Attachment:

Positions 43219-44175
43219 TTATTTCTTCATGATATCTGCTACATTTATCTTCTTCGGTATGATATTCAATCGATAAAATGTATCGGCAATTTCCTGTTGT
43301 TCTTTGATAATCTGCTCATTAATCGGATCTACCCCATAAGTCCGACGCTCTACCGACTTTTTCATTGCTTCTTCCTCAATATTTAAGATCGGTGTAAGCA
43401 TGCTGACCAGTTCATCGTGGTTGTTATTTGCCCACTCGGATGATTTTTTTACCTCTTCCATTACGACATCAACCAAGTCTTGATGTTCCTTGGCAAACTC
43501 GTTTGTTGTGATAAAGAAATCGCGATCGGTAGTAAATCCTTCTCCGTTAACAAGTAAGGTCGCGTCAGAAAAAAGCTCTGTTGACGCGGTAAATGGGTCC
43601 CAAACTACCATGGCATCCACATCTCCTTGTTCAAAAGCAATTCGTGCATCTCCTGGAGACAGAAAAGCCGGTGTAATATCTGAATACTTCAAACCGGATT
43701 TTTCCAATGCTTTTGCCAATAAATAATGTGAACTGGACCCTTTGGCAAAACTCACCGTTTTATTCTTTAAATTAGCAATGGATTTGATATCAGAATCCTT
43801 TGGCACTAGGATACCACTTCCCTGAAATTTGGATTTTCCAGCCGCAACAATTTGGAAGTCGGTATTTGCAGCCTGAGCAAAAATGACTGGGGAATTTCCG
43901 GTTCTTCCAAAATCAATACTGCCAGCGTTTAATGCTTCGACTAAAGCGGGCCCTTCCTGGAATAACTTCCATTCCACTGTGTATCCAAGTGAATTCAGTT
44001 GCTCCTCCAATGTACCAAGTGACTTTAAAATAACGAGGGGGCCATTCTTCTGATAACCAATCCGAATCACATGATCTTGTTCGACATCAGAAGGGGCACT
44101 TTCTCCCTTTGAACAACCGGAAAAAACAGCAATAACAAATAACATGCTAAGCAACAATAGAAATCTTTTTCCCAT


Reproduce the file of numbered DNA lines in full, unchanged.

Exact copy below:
Positions 43219-44175
43219 TTATTTCTTCATGATATCTGCTACATTTATCTTCTTCGGTATGATATTCAATCGATAAAATGTATCGGCAATTTCCTGTTGT
43301 TCTTTGATAATCTGCTCATTAATCGGATCTACCCCATAAGTCCGACGCTCTACCGACTTTTTCATTGCTTCTTCCTCAATATTTAAGATCGGTGTAAGCA
43401 TGCTGACCAGTTCATCGTGGTTGTTATTTGCCCACTCGGATGATTTTTTTACCTCTTCCATTACGACATCAACCAAGTCTTGATGTTCCTTGGCAAACTC
43501 GTTTGTTGTGATAAAGAAATCGCGATCGGTAGTAAATCCTTCTCCGTTAACAAGTAAGGTCGCGTCAGAAAAAAGCTCTGTTGACGCGGTAAATGGGTCC
43601 CAAACTACCATGGCATCCACATCTCCTTGTTCAAAAGCAATTCGTGCATCTCCTGGAGACAGAAAAGCCGGTGTAATATCTGAATACTTCAAACCGGATT
43701 TTTCCAATGCTTTTGCCAATAAATAATGTGAACTGGACCCTTTGGCAAAACTCACCGTTTTATTCTTTAAATTAGCAATGGATTTGATATCAGAATCCTT
43801 TGGCACTAGGATACCACTTCCCTGAAATTTGGATTTTCCAGCCGCAACAATTTGGAAGTCGGTATTTGCAGCCTGAGCAAAAATGACTGGGGAATTTCCG
43901 GTTCTTCCAAAATCAATACTGCCAGCGTTTAATGCTTCGACTAAAGCGGGCCCTTCCTGGAATAACTTCCATTCCACTGTGTATCCAAGTGAATTCAGTT
44001 GCTCCTCCAATGTACCAAGTGACTTTAAAATAACGAGGGGGCCATTCTTCTGATAACCAATCCGAATCACATGATCTTGTTCGACATCAGAAGGGGCACT
44101 TTCTCCCTTTGAACAACCGGAAAAAACAGCAATAACAAATAACATGCTAAGCAACAATAGAAATCTTTTTCCCAT